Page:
Micah Ganske | The Future is Always Tomorrow
101/EXHIBIT proudly presents The Future is Always Tomorrow, a solo exhibition from artist Micah Ganske. Paintings and sculptures from Ganske’s most recent series comprise the exhibition, in which the artist explores possible future forms of human society and habitation. The exhibition also includes Ganske’s new video Centralia Habitat, which tours a future space colony conceived by the artist.
The paintings in The Future is Always Tomorrow, Ganske’s first solo exhibition in Los Angeles, envision a space habitat. Yet this future home does not depict the utopian paradises rendered by 1970s NASA concept artists, who depicted technological Arcadias of lush valleys, whitewashed homes, and smiling affluent whites.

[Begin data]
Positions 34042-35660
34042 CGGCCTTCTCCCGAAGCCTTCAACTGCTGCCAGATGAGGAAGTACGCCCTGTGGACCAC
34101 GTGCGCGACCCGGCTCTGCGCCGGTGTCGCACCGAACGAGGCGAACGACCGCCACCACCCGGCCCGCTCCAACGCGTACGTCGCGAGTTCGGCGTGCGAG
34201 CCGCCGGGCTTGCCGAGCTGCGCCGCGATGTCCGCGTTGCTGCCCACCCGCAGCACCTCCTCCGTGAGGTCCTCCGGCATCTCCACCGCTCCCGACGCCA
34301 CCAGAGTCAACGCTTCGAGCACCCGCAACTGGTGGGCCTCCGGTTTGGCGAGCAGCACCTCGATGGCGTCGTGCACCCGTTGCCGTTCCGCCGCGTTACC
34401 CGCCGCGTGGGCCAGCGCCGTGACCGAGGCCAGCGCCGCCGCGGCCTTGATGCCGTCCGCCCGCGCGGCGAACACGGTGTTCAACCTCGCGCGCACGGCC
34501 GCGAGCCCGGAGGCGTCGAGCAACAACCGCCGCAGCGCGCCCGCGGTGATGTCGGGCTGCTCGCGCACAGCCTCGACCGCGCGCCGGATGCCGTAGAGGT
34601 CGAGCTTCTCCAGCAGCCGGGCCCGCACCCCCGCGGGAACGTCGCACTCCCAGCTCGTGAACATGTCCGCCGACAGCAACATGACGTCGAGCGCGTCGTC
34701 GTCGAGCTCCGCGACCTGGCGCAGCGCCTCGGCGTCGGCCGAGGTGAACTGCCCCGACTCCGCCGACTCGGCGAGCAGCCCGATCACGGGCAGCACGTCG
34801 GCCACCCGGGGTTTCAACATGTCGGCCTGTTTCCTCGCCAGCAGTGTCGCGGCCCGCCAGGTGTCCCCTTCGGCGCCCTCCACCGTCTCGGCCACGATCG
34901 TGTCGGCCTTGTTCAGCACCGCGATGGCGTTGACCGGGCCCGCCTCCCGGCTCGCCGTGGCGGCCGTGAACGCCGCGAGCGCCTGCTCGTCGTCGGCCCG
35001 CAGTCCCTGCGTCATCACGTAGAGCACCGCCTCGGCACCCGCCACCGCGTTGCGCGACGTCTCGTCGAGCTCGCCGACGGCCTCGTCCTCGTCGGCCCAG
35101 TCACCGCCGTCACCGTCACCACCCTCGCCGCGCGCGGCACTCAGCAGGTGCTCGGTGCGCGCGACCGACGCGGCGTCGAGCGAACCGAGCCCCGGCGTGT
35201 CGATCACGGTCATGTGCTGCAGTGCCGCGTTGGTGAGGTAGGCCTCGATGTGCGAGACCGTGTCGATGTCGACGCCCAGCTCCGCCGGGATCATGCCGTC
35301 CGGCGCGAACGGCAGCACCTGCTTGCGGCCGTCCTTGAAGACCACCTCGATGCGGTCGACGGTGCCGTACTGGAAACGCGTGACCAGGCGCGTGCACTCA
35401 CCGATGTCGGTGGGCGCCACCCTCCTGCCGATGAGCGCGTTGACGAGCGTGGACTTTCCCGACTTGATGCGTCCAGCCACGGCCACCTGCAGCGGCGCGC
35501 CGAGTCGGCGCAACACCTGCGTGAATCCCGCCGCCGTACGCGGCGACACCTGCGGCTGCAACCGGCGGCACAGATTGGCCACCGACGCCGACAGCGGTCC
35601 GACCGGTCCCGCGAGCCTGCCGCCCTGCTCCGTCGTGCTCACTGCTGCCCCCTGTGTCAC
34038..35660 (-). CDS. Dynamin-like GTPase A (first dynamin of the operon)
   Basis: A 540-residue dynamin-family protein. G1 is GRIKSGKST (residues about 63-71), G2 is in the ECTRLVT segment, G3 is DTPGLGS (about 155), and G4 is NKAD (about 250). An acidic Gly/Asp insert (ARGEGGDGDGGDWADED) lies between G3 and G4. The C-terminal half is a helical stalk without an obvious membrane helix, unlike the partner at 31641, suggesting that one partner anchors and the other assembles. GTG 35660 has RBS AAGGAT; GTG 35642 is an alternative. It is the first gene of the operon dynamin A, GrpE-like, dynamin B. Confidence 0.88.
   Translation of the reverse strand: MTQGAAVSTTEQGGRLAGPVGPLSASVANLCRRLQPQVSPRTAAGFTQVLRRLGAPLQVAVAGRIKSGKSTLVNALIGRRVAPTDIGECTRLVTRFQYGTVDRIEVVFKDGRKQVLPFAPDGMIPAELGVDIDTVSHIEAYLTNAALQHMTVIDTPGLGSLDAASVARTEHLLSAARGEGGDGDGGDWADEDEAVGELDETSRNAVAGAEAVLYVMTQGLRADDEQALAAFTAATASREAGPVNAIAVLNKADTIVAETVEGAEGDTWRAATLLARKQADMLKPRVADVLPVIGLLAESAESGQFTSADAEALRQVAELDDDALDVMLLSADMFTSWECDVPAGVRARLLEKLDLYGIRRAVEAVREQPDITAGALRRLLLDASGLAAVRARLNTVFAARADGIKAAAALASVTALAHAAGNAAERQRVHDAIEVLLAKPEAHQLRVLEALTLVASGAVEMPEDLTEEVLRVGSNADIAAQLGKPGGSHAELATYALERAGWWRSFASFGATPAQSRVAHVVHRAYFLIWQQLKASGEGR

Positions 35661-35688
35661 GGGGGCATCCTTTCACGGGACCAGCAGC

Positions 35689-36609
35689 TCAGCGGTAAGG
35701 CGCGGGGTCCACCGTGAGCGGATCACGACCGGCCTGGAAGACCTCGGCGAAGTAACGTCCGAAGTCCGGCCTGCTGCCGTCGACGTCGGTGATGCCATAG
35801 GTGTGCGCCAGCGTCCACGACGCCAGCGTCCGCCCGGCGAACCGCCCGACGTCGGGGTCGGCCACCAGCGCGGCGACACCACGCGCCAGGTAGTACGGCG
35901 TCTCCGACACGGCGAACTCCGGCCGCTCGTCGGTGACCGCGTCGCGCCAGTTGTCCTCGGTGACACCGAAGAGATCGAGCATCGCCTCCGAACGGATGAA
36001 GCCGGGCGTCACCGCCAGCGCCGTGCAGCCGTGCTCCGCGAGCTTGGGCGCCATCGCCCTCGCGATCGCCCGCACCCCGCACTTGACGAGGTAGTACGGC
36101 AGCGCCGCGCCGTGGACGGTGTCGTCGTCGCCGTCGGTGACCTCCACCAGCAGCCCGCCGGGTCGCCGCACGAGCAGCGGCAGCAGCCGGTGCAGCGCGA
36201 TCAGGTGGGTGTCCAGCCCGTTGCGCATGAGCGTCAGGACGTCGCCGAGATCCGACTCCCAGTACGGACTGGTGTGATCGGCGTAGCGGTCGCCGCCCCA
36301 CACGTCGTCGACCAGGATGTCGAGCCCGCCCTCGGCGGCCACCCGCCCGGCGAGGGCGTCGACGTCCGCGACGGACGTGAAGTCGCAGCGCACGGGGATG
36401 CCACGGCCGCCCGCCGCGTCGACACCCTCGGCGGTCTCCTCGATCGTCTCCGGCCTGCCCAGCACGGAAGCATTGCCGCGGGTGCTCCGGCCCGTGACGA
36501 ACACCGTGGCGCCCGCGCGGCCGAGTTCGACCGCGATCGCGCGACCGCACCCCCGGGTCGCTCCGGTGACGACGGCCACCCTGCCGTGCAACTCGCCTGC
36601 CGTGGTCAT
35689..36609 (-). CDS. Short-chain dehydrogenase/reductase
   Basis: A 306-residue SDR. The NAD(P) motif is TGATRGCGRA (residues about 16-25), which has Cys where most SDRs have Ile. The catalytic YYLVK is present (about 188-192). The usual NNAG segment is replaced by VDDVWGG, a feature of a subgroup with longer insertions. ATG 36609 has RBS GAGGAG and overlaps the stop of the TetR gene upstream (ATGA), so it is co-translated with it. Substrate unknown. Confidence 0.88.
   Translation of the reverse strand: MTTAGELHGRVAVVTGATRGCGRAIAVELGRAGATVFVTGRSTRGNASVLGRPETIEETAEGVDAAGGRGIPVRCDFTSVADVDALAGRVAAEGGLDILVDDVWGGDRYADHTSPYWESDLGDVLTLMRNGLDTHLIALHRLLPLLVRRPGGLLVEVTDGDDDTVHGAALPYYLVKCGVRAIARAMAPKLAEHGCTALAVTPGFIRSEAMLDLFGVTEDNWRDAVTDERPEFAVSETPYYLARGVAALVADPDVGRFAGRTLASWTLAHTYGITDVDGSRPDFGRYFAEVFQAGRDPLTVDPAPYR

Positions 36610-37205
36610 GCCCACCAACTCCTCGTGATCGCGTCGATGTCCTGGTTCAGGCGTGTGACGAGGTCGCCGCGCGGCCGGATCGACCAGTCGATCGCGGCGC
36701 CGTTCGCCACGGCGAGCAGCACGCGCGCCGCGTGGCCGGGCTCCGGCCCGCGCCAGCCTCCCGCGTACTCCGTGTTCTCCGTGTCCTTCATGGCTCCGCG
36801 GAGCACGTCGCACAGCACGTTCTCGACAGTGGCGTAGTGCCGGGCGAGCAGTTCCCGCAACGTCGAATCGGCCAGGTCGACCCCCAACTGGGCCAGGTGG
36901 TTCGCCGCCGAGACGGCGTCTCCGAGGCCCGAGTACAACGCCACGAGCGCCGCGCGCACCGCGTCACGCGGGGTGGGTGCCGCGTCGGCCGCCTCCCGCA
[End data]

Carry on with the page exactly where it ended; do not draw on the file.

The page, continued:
Ganske instead posits a future infrastructure where technology moves through cycles of innovation and obsolescence, and access to technology depends on location and class status—as it does today. He combines fantastical technologies with images drawn from the mining town of Centralia, Pennsylvania, a town abandoned following an underground coal fire that started in 1962 and continues to this day.
Once a thriving borough on account of the coal industry, Centralia is now a ghost town felled by the very technology that once supported its population. Ganske predicts analogous setbacks within the history of the distant future, that we will always be replacing old technologies with new ones, and that any human habitat ultimately becomes a collage of time periods.
Just as Ganske’s paintings coalesce the realities of the present with future visions, so too do his new sculptures. These sculptures envision another aspect of humanity’s future: a fleet of spacecraft designed for human exploration of distant worlds. Based on the human form, Ganske designed each sculpture as a specific body part and exploratory function; for example, his “arm sculpture” is a mining vessel equipped with drilling tools and storage space for extraterrestrial ores.
The future is always tomorrow, and there are always improvements to be made.